This parallel design randomized controlled trial was implemented in two populations: (1) infants with birth asphyxia unresponsive to stimulation and the initial steps of resuscitation who received bag and mask ventilation; and (2) infants who did not require any resuscitation. Infants in each cohort were randomized individually to one of two trial conditions (EDI plus health and safety counseling or control which included health and safety counseling only) using 1:1 concealed parallel allocation, matched for country and chronological time using variable block sizes to assure allocation concealment (Figure; available at www.jpeds.com). There were no changes in trial design or outcome measures following commencement of enrollment other than home visits were continued every other week between 12 and 36 months of age instead of the planned every fourth week visits to increase the intensity of the intervention. The trial was approved by the institutional review boards at the University of Alabama at Birmingham, Research Triangle Institute (RTI) International, and each participating clinical site. Details on the trial design have been published.18
Infants who received bag and mask ventilation for resuscitation at birth, in rural, poor communities in three sites in India, Pakistan, and Zambia during and immediately following the First Breath Trial10 were screened for enrollment into this trial. Birth asphyxia was defined as the inability to initiate or sustain spontaneous breathing at birth using the WHO definition.1 Infants were ineligible if they met any of the following exclusion criteria: 1) the birth weight was less than 1500 grams at birth, 2) their neurological examination at seven days was severely abnormal (grade III by Ellis classification),19 3) the mother was < 15 years of age or unable/unwilling to participate, or 4) the mother was not planning to stay in the study communities for the following three years. Infants with birth asphyxia (resuscitated) and infants without birth asphyxia or other perinatal complications (non-resuscitated) matched for country and chronological time born from January 2007 through June 2008 were randomly selected during the 7-day follow-up visit after birth from infants enrolled in the First Breath Trial.10 A list of potential enrollees was distributed to the investigators in each country to obtain consent for the trial. Written informed consent was obtained during the second week after birth following the seven day neurological assessment and before randomization.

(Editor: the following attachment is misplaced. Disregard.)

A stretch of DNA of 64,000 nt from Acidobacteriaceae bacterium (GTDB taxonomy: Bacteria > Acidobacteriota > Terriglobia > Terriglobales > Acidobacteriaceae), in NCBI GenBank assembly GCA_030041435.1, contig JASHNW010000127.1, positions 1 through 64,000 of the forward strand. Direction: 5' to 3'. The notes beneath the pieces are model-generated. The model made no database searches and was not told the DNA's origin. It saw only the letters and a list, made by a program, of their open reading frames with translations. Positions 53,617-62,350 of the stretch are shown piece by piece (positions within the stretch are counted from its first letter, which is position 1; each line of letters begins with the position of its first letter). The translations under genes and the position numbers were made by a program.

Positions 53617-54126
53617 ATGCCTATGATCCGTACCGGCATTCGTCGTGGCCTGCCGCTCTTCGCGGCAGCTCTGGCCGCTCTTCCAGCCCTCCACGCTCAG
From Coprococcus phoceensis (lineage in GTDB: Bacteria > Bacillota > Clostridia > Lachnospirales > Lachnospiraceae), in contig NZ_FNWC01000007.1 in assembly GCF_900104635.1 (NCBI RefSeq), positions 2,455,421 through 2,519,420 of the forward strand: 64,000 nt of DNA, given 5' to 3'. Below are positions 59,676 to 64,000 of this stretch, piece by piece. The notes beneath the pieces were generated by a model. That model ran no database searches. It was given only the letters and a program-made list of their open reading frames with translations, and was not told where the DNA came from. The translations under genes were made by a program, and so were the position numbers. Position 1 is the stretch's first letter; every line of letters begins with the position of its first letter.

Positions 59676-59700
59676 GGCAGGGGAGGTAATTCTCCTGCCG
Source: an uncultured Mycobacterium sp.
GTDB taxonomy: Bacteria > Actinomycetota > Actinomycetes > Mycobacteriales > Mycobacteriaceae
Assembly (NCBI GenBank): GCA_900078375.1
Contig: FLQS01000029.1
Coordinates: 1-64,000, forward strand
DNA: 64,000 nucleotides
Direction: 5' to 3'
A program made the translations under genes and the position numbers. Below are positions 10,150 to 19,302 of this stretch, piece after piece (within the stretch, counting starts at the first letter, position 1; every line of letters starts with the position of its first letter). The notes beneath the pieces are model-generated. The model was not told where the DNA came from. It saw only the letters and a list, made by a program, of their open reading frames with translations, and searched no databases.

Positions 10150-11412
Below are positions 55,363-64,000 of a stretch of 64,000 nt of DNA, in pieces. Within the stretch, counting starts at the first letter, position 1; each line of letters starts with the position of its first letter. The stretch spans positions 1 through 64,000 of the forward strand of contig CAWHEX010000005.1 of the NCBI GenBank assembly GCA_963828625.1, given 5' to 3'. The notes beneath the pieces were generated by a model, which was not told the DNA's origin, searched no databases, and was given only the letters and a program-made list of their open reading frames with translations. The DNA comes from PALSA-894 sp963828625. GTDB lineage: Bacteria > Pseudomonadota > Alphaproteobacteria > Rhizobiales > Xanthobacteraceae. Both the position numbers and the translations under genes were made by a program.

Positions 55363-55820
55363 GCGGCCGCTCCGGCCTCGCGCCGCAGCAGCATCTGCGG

A home-based, parent-implemented EDI model was selected to strengthen parent-child interaction. The Partners for Learning 20 curriculum and supplemental materials were used by parent trainers to introduce playful interactive learning activities depicted on cards given and modeled to the parents during home visits using the Portage Model.21 Partners for Learning covers a full spectrum of competences, organized into the four areas: 1) cognitive and fine motor, 2) social and self-help, 3) gross motor, and 4) language skills. Investigators at each research site selected EDI parent trainers (high school graduates in two sites and four year graduates after high school in one site) who were trained in an initial five-day workshop at each research site. A second workshop was conducted before participating children began to reach 18 months of age to adapt the approach to children up to 36 months. Each parent-child pair was assigned to the same trainer throughout the trial whenever possible. Home visits were conducted every other week from enrollment (at 1–2 weeks) thru 36 months. During each visit, the trainer presented one or two playful interactive learning activities using cards. Each activity targeted a developmentally appropriate competence. The parent practiced the activity in the presence of the trainer who provided feedback to the parents. The activity cards were left with the parents who were encouraged to apply the targeted activities by integrating them into daily life with the child until the next home visit. Cycles of use allowed the parents to implement several activities and move on to new activities as the child mastered each competence. The trainer introduced new activities to match and enhance the child’s developmental competences. The trainers used a log book to record their impressions about each visit. To review progress with the activities, the trainers were supervised with observations during actual home visits and constructive feedback was provided. Adherence to the intervention was measured by home visits completed on schedule within its assigned two week window following the preceding visit and parental report of frequency of implementation of the activities between home visits
Parents in both the control and intervention groups received health and safety counseling during every home visit. Health and safety counseling content was based on the WHO health education curriculum,22 which included breast feeding, nutrition, hygiene, safety in the home and community, awareness of danger signs, management of diarrhea, and well-child checkups and vaccinations. The health and safety counseling was provided by both the intervention and control trainers who had participated in a 5-day training conducted separately from the EDI training at each research site.